If you are interested in the future of libraries, you certainly know the concept of third place library so well explained in a series of notes by my colleague Marie D. Martel . This is a most interesting model that revitalizes and redefines the function of the library in the public space. Many of the concepts of the third place library are found in La Parenthèse , a living space for teenagers in the Émile-Nelligan library in Laval.
Isolated in a basement, La Parenthèse covers the majority of its floor, spanning approximately 1,740 square feet (20% of the library). In this cultural and social space, we find books, comics, a television for watching movies, six computers dedicated to the Internet and six other dedicated games and five consoles of video games. With removable equipment, young people can change the space and play board games, video games in “Motion Gaming” like Kinect and organize improvisational games.
First step: human resources
According to Jean-François Gravel, in charge of the Parenthesis, it is mainly the addition of a human resource, solely dedicated to space, that brought vitality to the place. Indeed, as soon as a facilitator arrives, the number of teenagers has multiplied. He quickly issued regulations, helped develop the collections and acted as supervisor for all of La Parenthèse’s activities.
Upon arrival, a small nucleus of about fifty young people had appropriated the room and used the consoles for several consecutive hours. The host then imposed a maximum of thirty minutes per player per console. This has the dual effect of allowing console rotation among youth and making the use of video games similar to a reward.
Second step: adequate material resources
In a library “third place”, the material plays a role of atmosphere which facilitates the users likely to make experiments, unannounced documentary meetings. Thus, in addition to the expected success of video games, young people adopt the other documents available to them. According to the animator, young people play and read at the same time, creating their own library experience by mixing video games, comics, manga and novels.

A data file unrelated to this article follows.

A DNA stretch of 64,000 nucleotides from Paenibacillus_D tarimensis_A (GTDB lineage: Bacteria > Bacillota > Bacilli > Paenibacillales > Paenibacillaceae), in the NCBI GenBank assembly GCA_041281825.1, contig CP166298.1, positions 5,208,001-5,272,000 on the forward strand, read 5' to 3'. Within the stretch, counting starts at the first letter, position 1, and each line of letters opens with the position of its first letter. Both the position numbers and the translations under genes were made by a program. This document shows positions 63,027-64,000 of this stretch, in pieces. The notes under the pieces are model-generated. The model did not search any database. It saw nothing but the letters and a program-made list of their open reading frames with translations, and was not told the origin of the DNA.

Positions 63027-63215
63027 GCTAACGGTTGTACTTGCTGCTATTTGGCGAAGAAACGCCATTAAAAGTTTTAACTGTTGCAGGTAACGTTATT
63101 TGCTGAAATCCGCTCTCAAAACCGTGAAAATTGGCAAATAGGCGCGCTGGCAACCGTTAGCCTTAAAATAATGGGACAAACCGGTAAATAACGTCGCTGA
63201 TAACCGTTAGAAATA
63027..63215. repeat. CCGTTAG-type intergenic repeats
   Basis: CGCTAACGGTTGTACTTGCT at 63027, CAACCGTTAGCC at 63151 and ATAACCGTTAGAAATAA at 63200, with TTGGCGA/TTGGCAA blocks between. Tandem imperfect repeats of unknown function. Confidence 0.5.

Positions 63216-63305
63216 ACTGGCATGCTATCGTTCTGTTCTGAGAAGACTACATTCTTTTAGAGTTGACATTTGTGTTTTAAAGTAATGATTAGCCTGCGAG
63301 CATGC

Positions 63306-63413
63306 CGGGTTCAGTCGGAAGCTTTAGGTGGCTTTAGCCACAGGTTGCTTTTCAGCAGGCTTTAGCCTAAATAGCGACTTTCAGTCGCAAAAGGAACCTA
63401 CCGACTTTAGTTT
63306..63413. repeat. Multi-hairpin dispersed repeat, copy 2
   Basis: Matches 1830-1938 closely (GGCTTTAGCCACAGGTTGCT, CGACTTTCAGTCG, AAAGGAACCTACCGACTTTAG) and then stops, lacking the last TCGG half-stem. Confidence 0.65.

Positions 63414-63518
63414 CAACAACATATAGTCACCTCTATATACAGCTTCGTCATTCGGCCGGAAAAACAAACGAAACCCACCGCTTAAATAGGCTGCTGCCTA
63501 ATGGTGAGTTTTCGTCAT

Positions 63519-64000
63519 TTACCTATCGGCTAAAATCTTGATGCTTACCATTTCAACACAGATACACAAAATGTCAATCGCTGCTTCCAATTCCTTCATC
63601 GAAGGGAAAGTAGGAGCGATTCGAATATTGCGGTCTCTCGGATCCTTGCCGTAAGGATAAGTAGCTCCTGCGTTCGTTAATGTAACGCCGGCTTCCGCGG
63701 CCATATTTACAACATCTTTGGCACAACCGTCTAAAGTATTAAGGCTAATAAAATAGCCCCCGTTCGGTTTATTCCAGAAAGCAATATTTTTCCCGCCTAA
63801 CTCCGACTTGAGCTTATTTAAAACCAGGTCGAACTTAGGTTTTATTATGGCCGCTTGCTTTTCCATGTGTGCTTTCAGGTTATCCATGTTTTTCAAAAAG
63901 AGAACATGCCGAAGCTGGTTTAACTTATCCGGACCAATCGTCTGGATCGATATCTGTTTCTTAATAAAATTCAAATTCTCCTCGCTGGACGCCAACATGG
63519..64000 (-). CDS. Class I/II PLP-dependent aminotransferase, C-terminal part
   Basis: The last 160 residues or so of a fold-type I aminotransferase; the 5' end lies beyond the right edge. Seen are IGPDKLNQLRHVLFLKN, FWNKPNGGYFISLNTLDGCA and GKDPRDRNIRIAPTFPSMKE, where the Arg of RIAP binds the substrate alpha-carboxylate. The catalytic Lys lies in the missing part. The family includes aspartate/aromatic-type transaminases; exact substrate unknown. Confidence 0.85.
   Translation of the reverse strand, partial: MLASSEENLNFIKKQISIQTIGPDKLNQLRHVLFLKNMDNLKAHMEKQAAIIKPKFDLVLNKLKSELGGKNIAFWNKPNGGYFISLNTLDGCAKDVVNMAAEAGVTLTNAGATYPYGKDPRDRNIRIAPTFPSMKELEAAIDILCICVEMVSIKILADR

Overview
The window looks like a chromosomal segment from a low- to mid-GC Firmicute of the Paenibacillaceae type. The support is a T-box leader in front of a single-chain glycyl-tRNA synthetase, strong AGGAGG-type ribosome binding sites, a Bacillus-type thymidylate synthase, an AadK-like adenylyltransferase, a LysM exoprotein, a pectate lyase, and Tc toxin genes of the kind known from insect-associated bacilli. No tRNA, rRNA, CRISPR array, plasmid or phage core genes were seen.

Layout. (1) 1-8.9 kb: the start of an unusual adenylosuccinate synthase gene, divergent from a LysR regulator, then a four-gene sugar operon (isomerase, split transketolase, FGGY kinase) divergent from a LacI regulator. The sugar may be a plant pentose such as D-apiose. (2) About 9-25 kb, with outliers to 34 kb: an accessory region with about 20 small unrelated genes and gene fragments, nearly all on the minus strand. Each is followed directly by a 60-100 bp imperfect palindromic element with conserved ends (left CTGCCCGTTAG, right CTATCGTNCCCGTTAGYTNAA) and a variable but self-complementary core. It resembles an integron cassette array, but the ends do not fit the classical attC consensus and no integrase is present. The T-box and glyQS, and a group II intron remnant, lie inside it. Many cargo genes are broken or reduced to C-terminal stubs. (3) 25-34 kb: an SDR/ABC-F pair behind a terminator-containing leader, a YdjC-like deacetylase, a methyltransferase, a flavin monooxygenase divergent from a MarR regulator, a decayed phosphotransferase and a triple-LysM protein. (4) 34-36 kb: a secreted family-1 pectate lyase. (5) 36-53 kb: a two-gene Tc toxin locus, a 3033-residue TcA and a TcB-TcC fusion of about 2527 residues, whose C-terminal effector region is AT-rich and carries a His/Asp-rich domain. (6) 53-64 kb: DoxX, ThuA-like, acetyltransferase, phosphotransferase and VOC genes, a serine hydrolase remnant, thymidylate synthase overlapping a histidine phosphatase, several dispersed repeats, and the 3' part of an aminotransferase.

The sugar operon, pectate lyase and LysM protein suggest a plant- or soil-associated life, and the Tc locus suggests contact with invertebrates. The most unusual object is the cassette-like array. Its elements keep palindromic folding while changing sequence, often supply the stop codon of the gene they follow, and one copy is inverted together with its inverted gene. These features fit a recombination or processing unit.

In terms of video games, the immediate success forced the library to buy three new consoles from the first year of opening. Purchased video games are all E (Everyone) or T (Teen, 13+) and exclude M games (Mature, 17+). This selection is due, among other things, to the host who noticed a rise in tension when using violent games, such as the first-person shooter Halo 3 (2007, Microsoft, 17+). Each year, La Parenthèse acquires between $ 1,000 and $ 2,000 worth of video games and, as is the case in many libraries, free games are much more popular than games tournaments.
Other activities are also very popular at La Parenthèse: improvisation workshops, theater and film, homework area, music evening (hip hop, DJ), workshops and graffiti, manga workshops, etc.
Third step: a suitable place and opening hours
To work well, a space like The Parenthesis requires time and space. The architecture of the Émile-Nelligan library included all the ingredients that could make it a success. The library is separated on two large floors, each isolated from each other. The managers were able to repatriate the space previously reserved for the youth collection and restore it to the second floor.
To ensure accessibility, La Parenthèse is open about thirty hours a week, six hours from Wednesday to Friday and the afternoons of Saturday and Sunday. A budget of a subsidy pays the facilitator during these thirty hours.
Results: a guarantee of the success of the living environment
The results of La Parenthèse are remarkable:
The Parenthesis has 1,449 youth enrolled and attendance of more than 18,000 adolescents per year, or about 11 youth / hour.
Representation is fair between 12 to 17 years old and between boys (55%) and girls (45%). It should be noted that the activities that young people do are independent of their gender.
The majority of young people (87%) come from the three arrondissements surrounding La Parenthèse.
PS: A source of this success: According to Mr. Gravel, 100% a large majority of librarians in the Public Libraries of Laval network support the idea of having video games in libraries.